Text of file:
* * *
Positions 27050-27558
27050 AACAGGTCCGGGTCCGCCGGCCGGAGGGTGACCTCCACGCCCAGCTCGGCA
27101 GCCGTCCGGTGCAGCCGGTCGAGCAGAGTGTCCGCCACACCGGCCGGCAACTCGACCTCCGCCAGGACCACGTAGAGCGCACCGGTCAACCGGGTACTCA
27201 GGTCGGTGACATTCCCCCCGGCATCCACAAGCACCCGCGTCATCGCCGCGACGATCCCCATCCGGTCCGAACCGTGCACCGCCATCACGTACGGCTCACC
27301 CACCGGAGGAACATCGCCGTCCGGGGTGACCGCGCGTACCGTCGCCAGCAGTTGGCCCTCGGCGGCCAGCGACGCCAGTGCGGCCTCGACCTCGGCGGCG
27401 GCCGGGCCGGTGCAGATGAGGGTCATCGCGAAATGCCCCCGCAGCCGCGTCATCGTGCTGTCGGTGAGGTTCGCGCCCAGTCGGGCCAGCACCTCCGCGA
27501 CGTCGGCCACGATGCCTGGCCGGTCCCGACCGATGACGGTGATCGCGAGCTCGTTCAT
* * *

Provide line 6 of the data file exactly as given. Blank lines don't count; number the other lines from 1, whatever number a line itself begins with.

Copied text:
27401 GCCGGGCCGGTGCAGATGAGGGTCATCGCGAAATGCCCCCGCAGCCGCGTCATCGTGCTGTCGGTGAGGTTCGCGCCCAGTCGGGCCAGCACCTCCGCGA